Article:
Your response to their reactions may be to feel guilty for not being as available to them as you once were. You may feel guilty because you physically and emotionally can’t give them the care you normally do, your quality time together is suddenly limited, or feel you might be scarring them for life. (I promise you that you aren’t!)

Here’s what you can do to fight the guilt and strengthen your relationship with your children:

  • Include them in your new normal. Have them help you fill out medical forms by asking them questions you need to answer. (For example what’s your name or your address?) If they aren’t old enough, give them their own “forms” to fill out right beside you. Need new bedding for the nursery? Have them pick it out. Make their opinion matter and empower them to be a part of the new life coming into their world.
  • Reframe the problem. If your child wants you to pick them up but you aren’t allowed to lift, invite them to climb up on the couch with you for a snuggle. If your child wants you to go run around outside, but you are on bedrest, have a stash of fun, new games or projects you can do with them. Instead of feeling like you always have to say “no”, find something you can say “yes” to!
  • Set aside part of the day that is just for you and them. Whether it’s a special handshake before they get on the bus, reading time before bed, or time to just talk about their day, having dedicated time to focus just on your child will make a world of difference to them.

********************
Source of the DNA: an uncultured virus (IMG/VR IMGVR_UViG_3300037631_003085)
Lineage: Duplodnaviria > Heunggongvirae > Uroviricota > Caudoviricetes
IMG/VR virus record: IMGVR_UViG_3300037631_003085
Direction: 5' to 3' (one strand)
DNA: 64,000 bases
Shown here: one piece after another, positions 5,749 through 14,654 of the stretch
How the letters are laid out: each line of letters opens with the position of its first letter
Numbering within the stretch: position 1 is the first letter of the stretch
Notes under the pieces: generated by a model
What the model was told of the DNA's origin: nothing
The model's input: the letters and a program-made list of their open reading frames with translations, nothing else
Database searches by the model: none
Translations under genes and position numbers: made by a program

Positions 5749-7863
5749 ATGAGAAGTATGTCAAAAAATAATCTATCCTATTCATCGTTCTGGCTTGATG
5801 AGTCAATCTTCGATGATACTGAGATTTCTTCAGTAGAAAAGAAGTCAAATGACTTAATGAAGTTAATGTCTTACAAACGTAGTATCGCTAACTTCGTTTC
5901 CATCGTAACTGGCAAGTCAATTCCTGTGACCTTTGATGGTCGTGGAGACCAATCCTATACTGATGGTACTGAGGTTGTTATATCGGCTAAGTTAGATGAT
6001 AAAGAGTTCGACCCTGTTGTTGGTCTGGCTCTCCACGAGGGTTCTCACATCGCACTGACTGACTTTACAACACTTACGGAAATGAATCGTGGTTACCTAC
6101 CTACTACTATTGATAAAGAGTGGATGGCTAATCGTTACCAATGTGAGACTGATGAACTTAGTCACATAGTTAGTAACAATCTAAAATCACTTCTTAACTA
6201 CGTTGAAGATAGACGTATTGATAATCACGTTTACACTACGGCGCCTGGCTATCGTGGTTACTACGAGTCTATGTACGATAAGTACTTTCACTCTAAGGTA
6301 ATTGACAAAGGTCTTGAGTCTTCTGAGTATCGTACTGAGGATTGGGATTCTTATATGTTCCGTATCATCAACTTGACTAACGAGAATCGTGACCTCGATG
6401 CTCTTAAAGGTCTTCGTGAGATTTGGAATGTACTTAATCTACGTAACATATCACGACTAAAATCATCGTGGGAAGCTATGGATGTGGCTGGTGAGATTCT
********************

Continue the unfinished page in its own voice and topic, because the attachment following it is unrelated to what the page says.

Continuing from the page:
Nurturing Your Relationships with Your Extended Family and Friends

Your friends and family may not understand why you can’t attend certain events or why you aren’t in contact as much. They may not even understand why your high-risk pregnancy is such a “big deal”, and as a result, they may drop off communication altogether. This happens very frequently to many women with high-risk pregnancies and who are on bed rest. It can come as quite a shock at a time when you need your loved ones the most.

Focus your energy and attention on the relationships that build YOU up. You have enough stress right now, and the last thing you need is unsupportive relationships that add more stress to your life. If you have a friend you want to confront about their lack of support, wait until after the baby is born. The stress of that confrontation is not worth it. Instead, focus your attention on the people ARE present for you. Call them, text them, stay in touch with how THEY are doing and share with them how YOU are coping, too.

Building a nurturing relationship like this can be tremendously powerful in helping you have a healthy high-risk pregnancy.

  • Say “yes” when someone offers help. You cannot and should not be trying to carry the burden alone. Most people honestly don’t know how to help and need your guidance to know how to be most supportive. While you might feel weird or uncomfortable, take them up on it. Like with any new habit, force yourself to say “yes” and it will become easier every time.
  • Have a running list of ways people can help you. This will empower you to say yes and empower them to actually help you, rather than just offering empty words of sympathy. Laundry, dishes, meal prep, Target runs – whatever it is you need or want help with, be specific and be ready to let them help you when they offer.